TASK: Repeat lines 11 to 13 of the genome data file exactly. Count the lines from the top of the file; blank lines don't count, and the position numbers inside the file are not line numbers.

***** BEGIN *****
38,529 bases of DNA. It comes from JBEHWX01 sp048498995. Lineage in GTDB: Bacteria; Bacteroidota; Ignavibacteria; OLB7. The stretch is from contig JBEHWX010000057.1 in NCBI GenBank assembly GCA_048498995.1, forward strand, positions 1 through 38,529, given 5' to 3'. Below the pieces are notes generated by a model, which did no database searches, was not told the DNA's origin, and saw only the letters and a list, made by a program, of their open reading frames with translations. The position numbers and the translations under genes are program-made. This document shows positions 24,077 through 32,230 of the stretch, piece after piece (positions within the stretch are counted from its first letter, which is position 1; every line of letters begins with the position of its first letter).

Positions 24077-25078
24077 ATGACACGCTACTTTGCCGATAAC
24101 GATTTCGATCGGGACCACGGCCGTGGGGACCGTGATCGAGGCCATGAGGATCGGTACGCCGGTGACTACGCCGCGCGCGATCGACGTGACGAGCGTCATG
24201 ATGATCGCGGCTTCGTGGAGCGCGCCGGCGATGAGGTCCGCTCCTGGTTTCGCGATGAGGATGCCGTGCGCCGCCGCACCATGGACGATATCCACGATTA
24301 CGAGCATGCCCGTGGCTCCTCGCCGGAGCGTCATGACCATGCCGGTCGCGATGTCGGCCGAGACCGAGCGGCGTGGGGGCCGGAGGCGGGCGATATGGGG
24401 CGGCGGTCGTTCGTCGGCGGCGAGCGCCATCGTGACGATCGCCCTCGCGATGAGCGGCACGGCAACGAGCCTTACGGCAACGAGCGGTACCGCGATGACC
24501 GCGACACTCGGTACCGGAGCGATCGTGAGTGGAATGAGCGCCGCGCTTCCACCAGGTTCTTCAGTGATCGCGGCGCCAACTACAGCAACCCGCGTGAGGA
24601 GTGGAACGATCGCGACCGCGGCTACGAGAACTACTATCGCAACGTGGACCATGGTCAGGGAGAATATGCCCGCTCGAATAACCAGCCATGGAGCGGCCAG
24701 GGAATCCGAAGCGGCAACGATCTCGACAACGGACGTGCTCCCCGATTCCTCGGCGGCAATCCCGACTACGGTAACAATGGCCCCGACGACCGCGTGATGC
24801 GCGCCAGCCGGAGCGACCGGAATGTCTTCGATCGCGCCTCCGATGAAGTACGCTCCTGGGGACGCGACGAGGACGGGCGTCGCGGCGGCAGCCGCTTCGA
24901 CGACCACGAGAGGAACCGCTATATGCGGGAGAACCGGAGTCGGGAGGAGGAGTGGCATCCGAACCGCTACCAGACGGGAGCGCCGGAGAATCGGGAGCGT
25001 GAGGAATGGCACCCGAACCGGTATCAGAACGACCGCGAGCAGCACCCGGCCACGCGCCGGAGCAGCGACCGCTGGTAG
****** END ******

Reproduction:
24801 GCGCCAGCCGGAGCGACCGGAATGTCTTCGATCGCGCCTCCGATGAAGTACGCTCCTGGGGACGCGACGAGGACGGGCGTCGCGGCGGCAGCCGCTTCGA
24901 CGACCACGAGAGGAACCGCTATATGCGGGAGAACCGGAGTCGGGAGGAGGAGTGGCATCCGAACCGCTACCAGACGGGAGCGCCGGAGAATCGGGAGCGT
25001 GAGGAATGGCACCCGAACCGGTATCAGAACGACCGCGAGCAGCACCCGGCCACGCGCCGGAGCAGCGACCGCTGGTAG